Years ago, I was looking through a box of artifacts from the life of Henry Hazlitt (1894–1993) and came across some of his old Big Chief tablets, the sort that people once used in elementary school. The handwriting was youthful, perhaps that of a fifth grader, and the pencil marks thick, as if from a child’s writing tool.
So I was astonished to find, in young Henry’s hand, extensive notes on Baruch Spinoza’s treatise on ethics. And that was only the beginning. There were piles of these tablets, with notes on William Shakespeare, Adam Smith, David Hume, Herbert Spencer, Thomas Paine, Charles Darwin, Sigmund Freud, Ralph Waldo Emerson, and other great thinkers.
Henry was intellectually fearless, even from a young age.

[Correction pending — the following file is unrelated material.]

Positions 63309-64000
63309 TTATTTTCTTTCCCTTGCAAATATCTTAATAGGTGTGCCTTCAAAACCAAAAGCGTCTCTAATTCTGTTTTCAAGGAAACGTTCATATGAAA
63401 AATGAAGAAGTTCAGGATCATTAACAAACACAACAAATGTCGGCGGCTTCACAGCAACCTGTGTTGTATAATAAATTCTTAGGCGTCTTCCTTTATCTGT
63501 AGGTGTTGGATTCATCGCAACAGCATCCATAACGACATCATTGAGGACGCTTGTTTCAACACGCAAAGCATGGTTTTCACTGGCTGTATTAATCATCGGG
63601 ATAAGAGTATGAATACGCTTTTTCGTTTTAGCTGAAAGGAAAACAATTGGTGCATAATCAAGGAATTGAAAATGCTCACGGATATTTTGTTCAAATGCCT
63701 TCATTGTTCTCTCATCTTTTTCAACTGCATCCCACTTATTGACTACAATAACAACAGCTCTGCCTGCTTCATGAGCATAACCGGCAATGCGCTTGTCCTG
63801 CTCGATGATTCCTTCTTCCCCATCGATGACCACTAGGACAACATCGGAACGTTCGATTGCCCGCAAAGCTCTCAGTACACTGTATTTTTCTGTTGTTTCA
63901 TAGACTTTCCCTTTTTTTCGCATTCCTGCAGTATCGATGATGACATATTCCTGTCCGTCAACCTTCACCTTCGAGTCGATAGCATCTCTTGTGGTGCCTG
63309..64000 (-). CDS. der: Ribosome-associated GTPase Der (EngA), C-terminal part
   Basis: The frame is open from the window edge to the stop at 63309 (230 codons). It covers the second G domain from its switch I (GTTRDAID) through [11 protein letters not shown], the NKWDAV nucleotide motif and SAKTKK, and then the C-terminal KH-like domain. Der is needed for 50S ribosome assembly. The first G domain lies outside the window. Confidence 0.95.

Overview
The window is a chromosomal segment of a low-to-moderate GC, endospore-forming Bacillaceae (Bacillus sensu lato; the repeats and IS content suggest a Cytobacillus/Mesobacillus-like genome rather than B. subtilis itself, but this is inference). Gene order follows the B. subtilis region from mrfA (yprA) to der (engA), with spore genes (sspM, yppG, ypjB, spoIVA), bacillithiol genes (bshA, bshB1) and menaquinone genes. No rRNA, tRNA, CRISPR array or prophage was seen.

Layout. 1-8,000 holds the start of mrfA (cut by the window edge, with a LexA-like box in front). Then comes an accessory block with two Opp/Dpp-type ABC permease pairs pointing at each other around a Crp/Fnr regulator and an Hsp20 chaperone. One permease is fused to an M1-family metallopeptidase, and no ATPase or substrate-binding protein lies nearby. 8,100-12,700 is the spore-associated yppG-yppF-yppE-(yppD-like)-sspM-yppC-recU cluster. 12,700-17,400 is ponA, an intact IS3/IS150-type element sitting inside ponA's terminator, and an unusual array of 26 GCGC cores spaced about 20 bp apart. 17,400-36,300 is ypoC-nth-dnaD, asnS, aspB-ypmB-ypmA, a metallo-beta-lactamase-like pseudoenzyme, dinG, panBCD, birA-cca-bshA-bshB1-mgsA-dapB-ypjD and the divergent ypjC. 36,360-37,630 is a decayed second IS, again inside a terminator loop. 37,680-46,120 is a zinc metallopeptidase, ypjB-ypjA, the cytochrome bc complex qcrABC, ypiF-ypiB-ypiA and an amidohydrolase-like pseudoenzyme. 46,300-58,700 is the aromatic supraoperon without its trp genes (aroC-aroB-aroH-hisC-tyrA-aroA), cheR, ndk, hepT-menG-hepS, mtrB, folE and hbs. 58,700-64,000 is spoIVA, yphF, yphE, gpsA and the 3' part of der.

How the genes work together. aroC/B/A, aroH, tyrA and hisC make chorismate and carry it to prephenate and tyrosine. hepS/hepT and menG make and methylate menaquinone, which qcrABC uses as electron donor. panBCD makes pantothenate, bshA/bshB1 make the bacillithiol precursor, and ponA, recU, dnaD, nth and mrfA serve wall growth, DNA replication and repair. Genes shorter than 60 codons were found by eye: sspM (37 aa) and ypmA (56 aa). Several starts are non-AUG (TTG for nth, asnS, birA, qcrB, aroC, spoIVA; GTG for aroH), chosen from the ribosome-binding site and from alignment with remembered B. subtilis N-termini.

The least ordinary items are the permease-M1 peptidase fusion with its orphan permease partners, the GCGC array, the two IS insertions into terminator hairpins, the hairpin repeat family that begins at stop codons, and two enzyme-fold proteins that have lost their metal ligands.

To call Hazlitt precocious would be an understatement. A better description is that he was intellectually fearless, even from a young age. He had put together a rigorous reading program, apart from anything his teachers were asking of him. His desire for learning and education was insatiable. These early years laid the foundation for a lifetime of intellectual output that would cover economics, ethics, politics, history, religion, and psychology.
Fans of his most famous book, Economics in One Lesson, may not know that Hazlitt also wrote another 20 books and tens of thousands of articles, published in every important venue of the 20th century. His literary legacy is awe inspiring and a reflection of his own courageous spirit. There was no idea that Hazlitt was unwilling to explore in defense of human freedom, so it makes sense that he made the Foundation for Economic Education his home.
A Look Back
When he was 91 years old, Hazlitt sat down to write his memoirs. He never completed them, but the manuscript he left, <a href=…